This is a particularly egregious example of something that happens all the time. I’m only using cold showers as an example, because I could follow it through from the initial journal article to the alternative health blogs. It’s this false credibility that annoys me.

    Secondly, your glib statement about scientific truth is so far off the mark that it couldn’t see it on a clear day.

    What Seth Lloyd is referring to is the fact that electrons, like pretty much every other useful theory in science, are a result of deductive reasoning. Electrons are a theory that explains what happens when you gett zapped with a high voltage cattle prod.

    That’s what a scientific truth is – a theory that has solid evidence behind it. Comparing this to an idea that has been tested by the author feeling cheery after taking a few cold showers is, to be frank, bollocks. There being plenty of things in the world that can’t be proved doesn’t mean that abandoning the idea of needing to prove assertions to have them regarded as scientific is at all a good idea.

  • 13. A7  |  April 15, 2008 at 4:59 pm

    experimental chimp: OK, I missed the point.

    Perhaps I could make my previous comment become more relevant to the discussion if I say that:

    Despite the fact that the information is erroneously being widespread as scientific facts, people practicing the advice could objectively experience the desired results, based on the fact that they believe the information; considereng that effects on people are kind of subjective, with a great deal of dependence on the individual’s own conscience.

    [I can’t find supporting evidence for the last statement, but I guess it’s true that factors as the individual’s conscience, perception, attitude, mood, etc. play an important role in the effects of a practice like the one in discussion. I’m just willing to contribute with my thoughts.]

    If that fails, please take my previous comment just as interesting, related info I found in this post at

    PS: Do you think this comment has the same relevance as would one’s saying that he also finds cold showers mood-lifting?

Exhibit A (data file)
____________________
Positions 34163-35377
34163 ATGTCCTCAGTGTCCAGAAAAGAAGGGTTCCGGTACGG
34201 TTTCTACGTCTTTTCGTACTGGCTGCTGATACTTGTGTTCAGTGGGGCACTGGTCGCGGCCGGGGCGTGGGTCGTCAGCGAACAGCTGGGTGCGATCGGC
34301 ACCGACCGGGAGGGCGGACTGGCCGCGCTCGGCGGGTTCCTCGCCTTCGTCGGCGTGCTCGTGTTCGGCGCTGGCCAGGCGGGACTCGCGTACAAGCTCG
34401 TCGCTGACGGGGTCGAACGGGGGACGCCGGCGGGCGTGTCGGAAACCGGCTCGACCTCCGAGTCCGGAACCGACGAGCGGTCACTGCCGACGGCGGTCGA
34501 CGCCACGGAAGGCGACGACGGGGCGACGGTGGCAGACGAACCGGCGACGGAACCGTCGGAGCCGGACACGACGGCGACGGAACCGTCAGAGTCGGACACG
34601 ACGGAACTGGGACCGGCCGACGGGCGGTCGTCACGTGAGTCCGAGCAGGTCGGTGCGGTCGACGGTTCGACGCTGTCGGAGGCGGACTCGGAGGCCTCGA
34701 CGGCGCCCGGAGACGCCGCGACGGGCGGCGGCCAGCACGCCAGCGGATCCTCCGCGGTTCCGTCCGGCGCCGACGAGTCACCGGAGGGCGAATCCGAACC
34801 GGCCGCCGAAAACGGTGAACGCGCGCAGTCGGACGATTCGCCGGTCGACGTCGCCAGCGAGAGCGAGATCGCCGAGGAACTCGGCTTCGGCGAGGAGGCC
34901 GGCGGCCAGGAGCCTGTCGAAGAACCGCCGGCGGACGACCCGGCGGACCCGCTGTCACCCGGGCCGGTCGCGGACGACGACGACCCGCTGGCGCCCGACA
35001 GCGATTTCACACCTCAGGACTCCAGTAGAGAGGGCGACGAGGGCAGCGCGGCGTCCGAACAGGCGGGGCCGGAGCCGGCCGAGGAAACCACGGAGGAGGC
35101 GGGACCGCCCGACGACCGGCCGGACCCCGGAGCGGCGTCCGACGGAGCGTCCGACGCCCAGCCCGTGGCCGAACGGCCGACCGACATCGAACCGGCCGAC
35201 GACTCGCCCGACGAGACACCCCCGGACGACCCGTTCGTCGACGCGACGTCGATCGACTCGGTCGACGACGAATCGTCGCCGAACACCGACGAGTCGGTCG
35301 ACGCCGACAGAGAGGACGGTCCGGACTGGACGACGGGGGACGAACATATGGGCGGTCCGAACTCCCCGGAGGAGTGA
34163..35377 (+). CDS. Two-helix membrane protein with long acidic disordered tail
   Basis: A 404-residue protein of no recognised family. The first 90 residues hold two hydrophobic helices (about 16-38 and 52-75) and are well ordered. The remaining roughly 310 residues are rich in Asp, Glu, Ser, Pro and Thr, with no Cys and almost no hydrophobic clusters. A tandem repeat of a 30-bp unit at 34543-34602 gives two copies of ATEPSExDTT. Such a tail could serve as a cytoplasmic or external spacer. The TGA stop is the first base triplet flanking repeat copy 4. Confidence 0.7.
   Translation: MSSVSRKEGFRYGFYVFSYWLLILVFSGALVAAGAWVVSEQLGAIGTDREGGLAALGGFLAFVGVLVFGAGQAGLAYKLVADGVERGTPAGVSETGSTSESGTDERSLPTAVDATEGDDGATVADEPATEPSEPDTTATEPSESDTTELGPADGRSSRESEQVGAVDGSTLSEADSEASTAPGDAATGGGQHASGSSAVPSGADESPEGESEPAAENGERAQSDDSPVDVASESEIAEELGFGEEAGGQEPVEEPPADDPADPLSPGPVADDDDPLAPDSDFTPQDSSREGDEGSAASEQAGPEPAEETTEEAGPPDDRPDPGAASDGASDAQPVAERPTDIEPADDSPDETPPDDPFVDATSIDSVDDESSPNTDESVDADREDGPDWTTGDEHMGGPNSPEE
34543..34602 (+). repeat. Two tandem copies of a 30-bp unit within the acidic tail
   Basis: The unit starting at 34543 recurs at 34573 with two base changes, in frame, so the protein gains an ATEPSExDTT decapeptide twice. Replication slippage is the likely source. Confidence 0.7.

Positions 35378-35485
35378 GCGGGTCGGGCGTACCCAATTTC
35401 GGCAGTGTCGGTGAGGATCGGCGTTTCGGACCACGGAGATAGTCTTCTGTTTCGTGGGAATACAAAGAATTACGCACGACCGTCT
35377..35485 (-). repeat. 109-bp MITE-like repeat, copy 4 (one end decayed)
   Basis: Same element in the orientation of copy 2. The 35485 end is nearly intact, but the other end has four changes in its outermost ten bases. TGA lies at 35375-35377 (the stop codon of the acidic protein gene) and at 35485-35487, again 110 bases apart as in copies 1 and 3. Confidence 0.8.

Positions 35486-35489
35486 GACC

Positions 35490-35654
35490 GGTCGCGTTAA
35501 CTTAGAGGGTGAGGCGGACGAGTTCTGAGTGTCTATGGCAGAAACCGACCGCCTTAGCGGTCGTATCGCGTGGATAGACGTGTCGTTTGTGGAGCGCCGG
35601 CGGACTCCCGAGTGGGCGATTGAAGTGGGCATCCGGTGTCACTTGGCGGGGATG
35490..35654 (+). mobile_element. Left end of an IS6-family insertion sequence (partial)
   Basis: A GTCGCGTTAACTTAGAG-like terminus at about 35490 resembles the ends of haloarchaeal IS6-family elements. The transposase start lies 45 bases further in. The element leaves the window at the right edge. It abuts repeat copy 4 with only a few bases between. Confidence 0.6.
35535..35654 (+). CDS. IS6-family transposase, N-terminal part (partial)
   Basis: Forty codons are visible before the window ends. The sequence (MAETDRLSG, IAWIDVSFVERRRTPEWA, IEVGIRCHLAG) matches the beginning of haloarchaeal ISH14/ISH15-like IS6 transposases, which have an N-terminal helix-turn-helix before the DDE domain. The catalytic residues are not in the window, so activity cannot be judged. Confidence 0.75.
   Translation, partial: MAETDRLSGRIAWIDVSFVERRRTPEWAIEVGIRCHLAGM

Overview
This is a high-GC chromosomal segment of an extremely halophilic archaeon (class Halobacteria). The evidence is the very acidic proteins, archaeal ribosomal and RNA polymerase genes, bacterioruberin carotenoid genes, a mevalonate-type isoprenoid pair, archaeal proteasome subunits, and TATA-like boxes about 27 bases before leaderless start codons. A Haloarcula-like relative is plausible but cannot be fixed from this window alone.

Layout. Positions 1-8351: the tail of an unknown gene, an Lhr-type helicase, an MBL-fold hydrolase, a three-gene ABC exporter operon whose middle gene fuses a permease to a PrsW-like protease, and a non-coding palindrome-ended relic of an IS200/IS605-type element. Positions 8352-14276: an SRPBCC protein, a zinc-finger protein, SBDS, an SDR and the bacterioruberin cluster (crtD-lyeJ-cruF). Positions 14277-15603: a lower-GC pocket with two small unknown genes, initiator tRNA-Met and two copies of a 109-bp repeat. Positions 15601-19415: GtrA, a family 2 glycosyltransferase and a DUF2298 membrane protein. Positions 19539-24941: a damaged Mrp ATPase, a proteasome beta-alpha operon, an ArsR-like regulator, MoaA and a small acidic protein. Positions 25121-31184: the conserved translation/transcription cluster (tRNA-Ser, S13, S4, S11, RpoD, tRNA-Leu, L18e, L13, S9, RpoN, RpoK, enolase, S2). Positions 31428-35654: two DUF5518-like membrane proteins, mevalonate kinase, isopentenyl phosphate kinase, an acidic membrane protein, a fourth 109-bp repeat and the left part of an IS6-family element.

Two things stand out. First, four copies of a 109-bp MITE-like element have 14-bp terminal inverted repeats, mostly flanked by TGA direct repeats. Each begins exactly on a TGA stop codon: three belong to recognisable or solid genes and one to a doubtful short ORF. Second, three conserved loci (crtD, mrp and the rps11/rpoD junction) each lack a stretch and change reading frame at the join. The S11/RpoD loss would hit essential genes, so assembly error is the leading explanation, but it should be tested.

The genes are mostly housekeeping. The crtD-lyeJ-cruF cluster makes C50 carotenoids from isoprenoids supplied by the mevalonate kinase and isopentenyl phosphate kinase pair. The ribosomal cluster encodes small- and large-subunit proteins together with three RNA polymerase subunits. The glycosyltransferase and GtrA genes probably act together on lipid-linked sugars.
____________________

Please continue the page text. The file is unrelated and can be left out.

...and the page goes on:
• 14. experimental chimp  |  April 15, 2008 at 5:42 pm

    A7: I spent a couple of years at university reading around the philosophy of science (without actually doing philosophy or a science subject) and it’s still something I keep a passing interest in, which is maybe why I sounded a bit harsh in my last comment.

    You’re right. If you set up a study for cold showers as a treatment for depression, some people will get better.

    When studying the effect of a medication (and not just on depression, but all illnesses) usually the ideal kind of study is a randomized controlled trial. That means that the patients are split into two groups at random. One group receives the real medication, the other a sugar pill (or a ‘placebo’). This is the control group. Neither the people running the study nor the patients know who is receiving the medication and who isn’t. This prevents the people running the study from accidentally biasing the results.

    The response to the non-medication in the control group is called the placaebo effect. You’ve probably heard of it. The effect of the medication is measured as the effect it has above placebo.

    The point being that although effects of treatment – especially with mental iillnesses – are subjective. It’s possible, indeed essential, to measure how well they perform in spite of the subjective effects.

    The weird consequence of this is that even if a medication or other treatment doesn’t work better than the effect of non-treatment (i.e. it has no effect), a percentage of people who were taking it will have objectively experienced its intended effects. Science is a process that takes unreliable individual experience and organises it in such a way that reliable conclusions can be drawn.

  • 15. A7  |  April 16, 2008 at 12:10 am